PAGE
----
ActivePapers is a data format for storing scientific data, executable code working on that data, and human-readable documentation in a single file. An ActivePapers file can be archived, shared with collaborators, and submitted as supplementary material for a scientific publication. Ultimately, ActivePapers files could replace PDF files in the electronic publishing process.

The ActivePapers system was submitted to Elsevier’s Executable Paper Grand Challenge and was one of the finalists. A short description has been published in the ICCS 2011 proceedings (free access). Since this description was written before the implementation, it remains a bit vague on some issues. A report on the use of ActivePapers in a few research projects has been published more recently.

Compared to most other approaches to integrating data and code into the scientific research and publication practices, ActivePapers differs by placing the emphasis on the data rather than on the tools used to work on them. Tools tend to change rapidly as computer technology advances. Today we are all excited about Web 2.0, but ten years from now, we may have moved to peer-to-peer networking of mobile computing devices and stare at today’s desktop and server hardware displayed in museum showcases. If we want scientific data to survive such changes (at least some of it deserves it), we need to think about how we store our data now. The ActivePapers format is designed to be usable in all of today’s computing environments (desktop, server, smartphone, …) and the required support infrastructure is sufficiently small that it can be ported to future computer generations with reasonable effort.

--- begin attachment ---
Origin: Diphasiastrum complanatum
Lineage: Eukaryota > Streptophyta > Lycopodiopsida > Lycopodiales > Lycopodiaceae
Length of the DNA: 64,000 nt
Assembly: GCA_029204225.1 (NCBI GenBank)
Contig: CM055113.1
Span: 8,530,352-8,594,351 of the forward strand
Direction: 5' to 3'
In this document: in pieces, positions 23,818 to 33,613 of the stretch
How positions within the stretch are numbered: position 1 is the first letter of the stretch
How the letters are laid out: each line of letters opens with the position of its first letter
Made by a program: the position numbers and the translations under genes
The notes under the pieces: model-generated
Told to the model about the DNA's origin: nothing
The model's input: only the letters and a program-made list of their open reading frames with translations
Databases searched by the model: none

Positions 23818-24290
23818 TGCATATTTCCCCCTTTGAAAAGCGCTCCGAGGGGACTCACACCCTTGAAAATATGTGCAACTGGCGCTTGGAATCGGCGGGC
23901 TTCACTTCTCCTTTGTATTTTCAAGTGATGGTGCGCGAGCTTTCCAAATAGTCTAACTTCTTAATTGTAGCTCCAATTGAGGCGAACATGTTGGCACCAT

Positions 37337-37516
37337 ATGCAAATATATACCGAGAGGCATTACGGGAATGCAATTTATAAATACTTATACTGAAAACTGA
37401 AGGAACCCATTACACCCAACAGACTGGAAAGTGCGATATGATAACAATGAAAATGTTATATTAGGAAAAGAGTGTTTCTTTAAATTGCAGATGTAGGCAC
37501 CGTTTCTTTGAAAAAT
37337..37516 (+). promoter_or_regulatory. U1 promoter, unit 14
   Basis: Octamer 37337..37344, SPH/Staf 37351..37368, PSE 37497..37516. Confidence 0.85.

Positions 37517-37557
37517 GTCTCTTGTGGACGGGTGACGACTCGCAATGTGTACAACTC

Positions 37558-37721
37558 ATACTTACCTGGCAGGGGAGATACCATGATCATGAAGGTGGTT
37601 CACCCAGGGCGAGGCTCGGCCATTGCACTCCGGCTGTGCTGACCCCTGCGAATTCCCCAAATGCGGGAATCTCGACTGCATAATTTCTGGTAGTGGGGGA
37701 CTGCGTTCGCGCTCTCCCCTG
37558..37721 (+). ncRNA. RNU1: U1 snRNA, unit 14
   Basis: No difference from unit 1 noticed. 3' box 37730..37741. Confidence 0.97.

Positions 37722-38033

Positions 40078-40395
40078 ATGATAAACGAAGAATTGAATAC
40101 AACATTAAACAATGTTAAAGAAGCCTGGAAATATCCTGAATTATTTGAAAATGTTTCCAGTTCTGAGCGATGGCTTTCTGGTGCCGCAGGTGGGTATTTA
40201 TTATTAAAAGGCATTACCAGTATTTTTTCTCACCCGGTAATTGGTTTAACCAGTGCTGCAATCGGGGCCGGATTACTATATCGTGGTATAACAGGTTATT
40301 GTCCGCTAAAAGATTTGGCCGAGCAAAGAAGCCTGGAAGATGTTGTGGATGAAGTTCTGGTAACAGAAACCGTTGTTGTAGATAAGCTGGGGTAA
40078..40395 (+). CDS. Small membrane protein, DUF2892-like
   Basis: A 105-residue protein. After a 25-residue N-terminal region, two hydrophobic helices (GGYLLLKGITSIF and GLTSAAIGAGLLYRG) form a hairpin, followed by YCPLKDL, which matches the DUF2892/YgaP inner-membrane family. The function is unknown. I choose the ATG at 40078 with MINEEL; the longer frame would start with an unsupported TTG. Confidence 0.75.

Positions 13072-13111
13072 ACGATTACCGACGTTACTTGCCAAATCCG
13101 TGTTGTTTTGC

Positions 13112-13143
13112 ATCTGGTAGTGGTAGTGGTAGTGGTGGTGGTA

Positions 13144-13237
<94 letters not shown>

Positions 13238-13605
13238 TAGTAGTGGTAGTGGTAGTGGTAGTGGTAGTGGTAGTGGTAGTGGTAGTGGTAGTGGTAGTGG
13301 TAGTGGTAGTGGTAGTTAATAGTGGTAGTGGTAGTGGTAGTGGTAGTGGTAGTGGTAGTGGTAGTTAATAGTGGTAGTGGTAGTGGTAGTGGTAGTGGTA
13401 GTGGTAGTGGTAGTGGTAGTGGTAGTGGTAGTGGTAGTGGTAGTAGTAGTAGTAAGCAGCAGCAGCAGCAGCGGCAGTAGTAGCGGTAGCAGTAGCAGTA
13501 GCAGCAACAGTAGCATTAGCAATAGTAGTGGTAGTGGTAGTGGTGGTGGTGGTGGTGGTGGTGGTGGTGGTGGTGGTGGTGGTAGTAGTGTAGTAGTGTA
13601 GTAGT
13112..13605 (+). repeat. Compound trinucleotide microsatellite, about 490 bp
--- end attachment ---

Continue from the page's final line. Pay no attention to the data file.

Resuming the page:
There are currently three implementations of the ActivePapers system. The original implementation, based on the Java Virtual Machine, is best described as “proof of concept”. The essential elements are there, but the runtime library needs to be more complete before it can be put to practical use. It consists of a command-line tool for working with ActivePapers that should work out of the box under Linux and MacOS X, and with little effort under Windows. There are also a few simple examples and a tutorial.

The second implementation of ActivePapers is based on the Python language. While it lacks some of the security features of the JVM edition (because the Python platform does not permit their implementation), it has the advantage of supporting the enormous scientific computing ecosystem that has developed around Python, and is thus immediately much more useful. On the other hand, the Python platform is also quite fragile and the long-term reproducibility of ActivePapers based on this platform should be expected to be weak.

The third and youngest implementation is based on the Pharo system and focuses on the user interface aspects of ActivePapers. It is work in progress, to the point that Pharo-based ActivePapers are hard to reproduce at the moment.

For more details, see